The author’s suggestion is to stop giving negative attention to the behavior in the form of a correction and to start noticing every tiny little thing the child does “right”. She even suggests filling up a bag with 25 marbles and carrying it around and each time you notice something positive, take a marble out and put them in a container. If you correct, put a marble back in your bag that you are carrying around.
This is a list of why children “misbehave”, what need might underlie this behavior.
- Hunger, poor diet or food allergies.
- Not enough sleep.
- Over-active – children need to expand energy every two hours.
- Illness or health problem
- Developmental changes
- Needs more social activities.
- Needs less social activities.
- Hormonal changes in puberty.
- Feeling contrary
- Watches too much violence
- Unrealistic expectations! Young children do not get “logic”!
- Rule following is inconsistent in the family.
- Not enough positive attention.
- Feelings are negated by family members.
- Not staying with “NO” consistently and therefore the child does not realize No means No.
- Too rigid of rules ( I think this often goes back to unrealistic expectations).
- Too many transitions (May go back to over-scheduled)
- Not enough control or choices, especially for those age 9 and above.
- Conflicts are not solved with mutual respect
- Stress due to job loss, divorce, move, holidays, etc.
- Labeling children in such a way it becomes a big self-fulfilling prophecy (This is a MAJOR PET PEEVE OF MINE!)
A great chapter to read yourself! I hope everyone is following along!
I enjoyed reading your post on the book Discipline Without Distress. I am new to your blog and this is the first post that i have read. I have already printed out the list of why children misbehave. I am a foster carer and deal with alot of young tantrums and misbehaving. Having this list (especially when im at a dead end at the end of a hard day) will bring some clarity to the situation. I look forward to reading alot more of your posts.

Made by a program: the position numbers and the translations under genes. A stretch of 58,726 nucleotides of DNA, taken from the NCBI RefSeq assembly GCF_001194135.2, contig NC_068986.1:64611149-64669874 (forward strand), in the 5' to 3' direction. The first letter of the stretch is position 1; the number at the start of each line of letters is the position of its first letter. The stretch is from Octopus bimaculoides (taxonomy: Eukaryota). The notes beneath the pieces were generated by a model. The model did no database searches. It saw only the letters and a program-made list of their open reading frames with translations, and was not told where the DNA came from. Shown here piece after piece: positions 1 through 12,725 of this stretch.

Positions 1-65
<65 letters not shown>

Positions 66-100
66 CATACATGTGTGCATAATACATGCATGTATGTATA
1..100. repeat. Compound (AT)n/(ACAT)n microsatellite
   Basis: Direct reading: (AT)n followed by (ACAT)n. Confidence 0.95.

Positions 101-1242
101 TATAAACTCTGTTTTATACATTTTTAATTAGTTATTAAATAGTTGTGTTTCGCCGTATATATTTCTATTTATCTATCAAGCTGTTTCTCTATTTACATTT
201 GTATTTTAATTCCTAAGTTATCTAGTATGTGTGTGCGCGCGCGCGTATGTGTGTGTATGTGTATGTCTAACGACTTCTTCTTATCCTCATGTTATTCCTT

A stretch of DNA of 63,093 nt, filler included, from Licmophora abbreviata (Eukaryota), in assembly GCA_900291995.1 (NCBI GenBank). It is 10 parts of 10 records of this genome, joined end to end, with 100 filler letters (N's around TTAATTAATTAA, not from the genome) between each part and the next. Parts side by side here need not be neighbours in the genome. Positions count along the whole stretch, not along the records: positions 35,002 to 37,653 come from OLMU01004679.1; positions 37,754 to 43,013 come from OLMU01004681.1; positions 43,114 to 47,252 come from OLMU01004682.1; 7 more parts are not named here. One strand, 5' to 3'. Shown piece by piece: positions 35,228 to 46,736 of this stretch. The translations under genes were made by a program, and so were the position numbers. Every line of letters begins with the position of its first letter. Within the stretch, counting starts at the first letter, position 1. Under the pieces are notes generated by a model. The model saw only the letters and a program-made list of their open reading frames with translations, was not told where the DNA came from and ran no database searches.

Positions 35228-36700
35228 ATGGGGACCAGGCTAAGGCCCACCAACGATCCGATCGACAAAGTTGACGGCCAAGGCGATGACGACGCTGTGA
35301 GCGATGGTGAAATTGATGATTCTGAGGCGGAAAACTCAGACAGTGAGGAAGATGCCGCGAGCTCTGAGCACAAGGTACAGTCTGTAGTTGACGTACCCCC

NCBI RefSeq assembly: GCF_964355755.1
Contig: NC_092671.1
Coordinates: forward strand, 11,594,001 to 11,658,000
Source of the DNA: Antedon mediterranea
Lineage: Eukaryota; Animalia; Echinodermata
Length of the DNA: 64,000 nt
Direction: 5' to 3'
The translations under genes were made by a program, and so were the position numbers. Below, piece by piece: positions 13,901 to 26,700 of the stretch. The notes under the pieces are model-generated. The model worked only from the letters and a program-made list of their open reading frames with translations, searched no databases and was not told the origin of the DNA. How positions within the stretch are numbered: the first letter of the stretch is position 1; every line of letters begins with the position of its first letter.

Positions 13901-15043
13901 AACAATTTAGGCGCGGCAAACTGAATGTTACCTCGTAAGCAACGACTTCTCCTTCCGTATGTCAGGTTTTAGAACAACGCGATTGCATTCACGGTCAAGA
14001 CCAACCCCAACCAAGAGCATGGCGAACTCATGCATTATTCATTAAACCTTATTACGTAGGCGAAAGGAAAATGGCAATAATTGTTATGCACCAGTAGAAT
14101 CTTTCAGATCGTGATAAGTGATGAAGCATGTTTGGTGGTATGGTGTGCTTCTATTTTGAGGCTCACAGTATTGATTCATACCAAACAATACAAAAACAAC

Thanks for the information on your blog, I keep coming back to it.
I’m all out of suggestions…
I wonder if you could offer a gentle parenting way to handle occasional hitting, biting and throwing things with my female toddler? It usually is the result (I think) of missing a nap earlier in the day (she refuses to sleep on occasion)
The hitting happens close to bedtime when she is wound up. We have a relaxing bed routine, but the hitting happens when we start to get closer to bedtime and she wants to play.
How would you suggest I respond, after she has hit me? I’m not sure what to say at this point that she will “get”?
“Gentle hands” keeps me calm, but not sure she hears that hitting is off limits?
i can relate to monica. my almost 3 year old hits and screams when she is mad. I’m not sure how a time- in works? I’ve tried it and she just screams and hits me and pushes me away.
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thanks…I’m picking up the book!
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Makes perfect sense. When I’m really upset and stressed, filled with a flood of emotions and feel like bursting, I would not be able to sit down and be still and quiet for a certain period of time. – people even suggest jogging, taking a walk, or going for a drive as ways to make yourself feel better. So how can we expect to force a small child to sit still and quiet for a certain amount of time … and be ok with it?